Narcissists are very manipulative. They project their faults onto their victims when confronted about their bad behavior. They criticize anything & everything about the victim, destroying their self esteem, until only an empty shell of a person exists. They gaslight. They go from Dr. Jekyll to Mr. Hyde on a moment’s notice to prevent those they want to impress from seeing their dark side.
There are some other, very subtle behaviors narcissists do to abuse as well. This article will discuss some of those behaviors that may have slipped by you unnoticed.
Taking on too much control in a relationship. Whether it’s a romantic partner or a parent, having no say or control can destroy one’s self esteem. For example, if you grew up with an engulfing narcissistic mother, she probably didn’t allow you to do much because she claimed you couldn’t do anything right. This easily can lead to feeling extremely insecure as an adult, because somewhere inside, you don’t believe you can do anything right. Or, for example, if the new person you’re dating insists on driving every time you two go out, over time, this can lead to you feeling anxious about your driving skills. Especially if you grew up with a narcissistic parent or two & have fragile self esteem to start with. My ex husband did this to me along with severely criticizing my driving, & as a result, I’m a very anxious driver.
Questioning everything. Naturally, there are going to be times you give wrong information & need correction. No one is perfect. But, if your narcissistic parent or partner questions & corrects everything about you, then this is designed to keep you off balance & feeling insecure. Basically, it’s like telling you that you’re stupid, & the other person knows better. It worked for Satan in the Garden of Eden. Genesis 3:1 says, “Now the serpent was more crafty than any of the wild animals the Lord God had made. He said to the woman, “Did God really say, ‘You must not eat from any tree in the garden’?” (NIV)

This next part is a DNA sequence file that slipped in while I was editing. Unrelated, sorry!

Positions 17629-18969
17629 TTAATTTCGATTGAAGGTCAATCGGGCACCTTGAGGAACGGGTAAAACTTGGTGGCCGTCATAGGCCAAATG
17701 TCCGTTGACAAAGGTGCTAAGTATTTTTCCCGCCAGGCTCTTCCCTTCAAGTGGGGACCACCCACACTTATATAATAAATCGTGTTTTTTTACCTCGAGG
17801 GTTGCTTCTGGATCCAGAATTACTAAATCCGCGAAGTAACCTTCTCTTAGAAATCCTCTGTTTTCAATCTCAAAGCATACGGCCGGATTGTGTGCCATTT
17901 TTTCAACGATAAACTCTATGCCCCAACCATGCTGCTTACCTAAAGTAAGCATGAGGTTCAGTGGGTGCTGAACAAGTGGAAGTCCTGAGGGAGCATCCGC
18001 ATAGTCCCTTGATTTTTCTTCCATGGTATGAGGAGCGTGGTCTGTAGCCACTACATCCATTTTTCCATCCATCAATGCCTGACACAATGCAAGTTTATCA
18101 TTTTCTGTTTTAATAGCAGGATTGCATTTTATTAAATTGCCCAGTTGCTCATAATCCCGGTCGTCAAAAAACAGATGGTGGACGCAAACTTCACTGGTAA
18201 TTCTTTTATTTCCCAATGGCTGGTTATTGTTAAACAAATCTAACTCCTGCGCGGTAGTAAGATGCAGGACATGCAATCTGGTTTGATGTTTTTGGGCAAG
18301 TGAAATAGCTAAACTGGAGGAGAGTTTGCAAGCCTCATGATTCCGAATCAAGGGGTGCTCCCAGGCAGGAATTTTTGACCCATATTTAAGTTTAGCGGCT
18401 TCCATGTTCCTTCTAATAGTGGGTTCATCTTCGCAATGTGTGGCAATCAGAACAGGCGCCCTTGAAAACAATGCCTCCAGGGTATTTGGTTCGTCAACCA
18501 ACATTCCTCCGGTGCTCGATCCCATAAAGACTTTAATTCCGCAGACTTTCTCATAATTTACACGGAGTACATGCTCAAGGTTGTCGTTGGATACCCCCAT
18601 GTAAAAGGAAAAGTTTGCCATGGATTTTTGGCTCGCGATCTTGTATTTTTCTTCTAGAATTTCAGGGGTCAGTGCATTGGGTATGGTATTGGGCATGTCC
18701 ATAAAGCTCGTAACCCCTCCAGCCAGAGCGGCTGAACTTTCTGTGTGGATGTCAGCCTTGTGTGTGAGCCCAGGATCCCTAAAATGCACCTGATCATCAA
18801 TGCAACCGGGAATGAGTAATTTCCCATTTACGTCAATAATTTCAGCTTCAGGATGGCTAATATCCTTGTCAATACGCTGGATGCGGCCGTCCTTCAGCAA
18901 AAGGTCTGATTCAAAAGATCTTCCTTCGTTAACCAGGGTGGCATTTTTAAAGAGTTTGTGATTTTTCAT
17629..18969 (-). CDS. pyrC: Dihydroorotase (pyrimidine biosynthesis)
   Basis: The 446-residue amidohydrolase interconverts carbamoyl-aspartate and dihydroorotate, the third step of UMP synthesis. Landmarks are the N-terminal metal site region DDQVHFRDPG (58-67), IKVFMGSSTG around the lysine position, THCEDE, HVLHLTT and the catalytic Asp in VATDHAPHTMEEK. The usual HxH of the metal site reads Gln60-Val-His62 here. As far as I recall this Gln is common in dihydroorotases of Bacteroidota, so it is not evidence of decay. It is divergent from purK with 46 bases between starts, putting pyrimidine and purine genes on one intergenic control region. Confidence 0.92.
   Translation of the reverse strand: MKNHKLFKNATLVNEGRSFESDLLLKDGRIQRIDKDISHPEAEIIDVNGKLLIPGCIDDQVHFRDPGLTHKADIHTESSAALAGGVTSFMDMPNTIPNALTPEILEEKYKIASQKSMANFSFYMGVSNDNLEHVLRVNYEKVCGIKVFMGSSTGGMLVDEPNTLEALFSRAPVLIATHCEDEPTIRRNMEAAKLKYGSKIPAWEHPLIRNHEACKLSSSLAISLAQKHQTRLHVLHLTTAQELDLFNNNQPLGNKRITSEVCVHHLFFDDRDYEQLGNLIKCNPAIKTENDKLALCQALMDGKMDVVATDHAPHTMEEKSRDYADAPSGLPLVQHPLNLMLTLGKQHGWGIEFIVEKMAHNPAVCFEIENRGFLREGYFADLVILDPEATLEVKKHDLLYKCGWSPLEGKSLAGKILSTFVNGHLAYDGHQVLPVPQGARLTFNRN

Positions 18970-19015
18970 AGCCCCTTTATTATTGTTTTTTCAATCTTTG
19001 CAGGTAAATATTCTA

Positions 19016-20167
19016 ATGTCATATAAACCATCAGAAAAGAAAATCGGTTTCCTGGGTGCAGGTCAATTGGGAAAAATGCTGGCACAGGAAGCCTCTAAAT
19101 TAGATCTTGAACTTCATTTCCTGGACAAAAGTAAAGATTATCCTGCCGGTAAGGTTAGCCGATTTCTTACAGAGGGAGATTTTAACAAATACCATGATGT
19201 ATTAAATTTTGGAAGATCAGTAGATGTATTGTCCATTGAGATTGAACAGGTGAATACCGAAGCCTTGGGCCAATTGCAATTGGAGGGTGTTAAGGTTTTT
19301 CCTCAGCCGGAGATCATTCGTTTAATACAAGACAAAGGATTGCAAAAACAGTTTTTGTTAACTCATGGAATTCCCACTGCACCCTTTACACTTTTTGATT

Blaming you. For what? Everything. In 2014, I had a bit of a rough patch. While splitting firewood, my husband accidentally dropped a large log on my big toe, which I’m pretty sure broke it. About a week after, I picked up a plastic bag. As I picked it up, it gave & a new can of Lysol landed on the same foot, near the broke toe. Shortly after, something else heavy landed on the same foot, although I forget what it was now. When I told my mother about this, she told me it was all my fault- I should be more careful. Blame for things that aren’t your fault can create a feeling of shame inside. You begin to think you should’ve known better, or done something differently. How could you be so stupid as to do whatever you did?! Blaming creates a nasty internal dialog.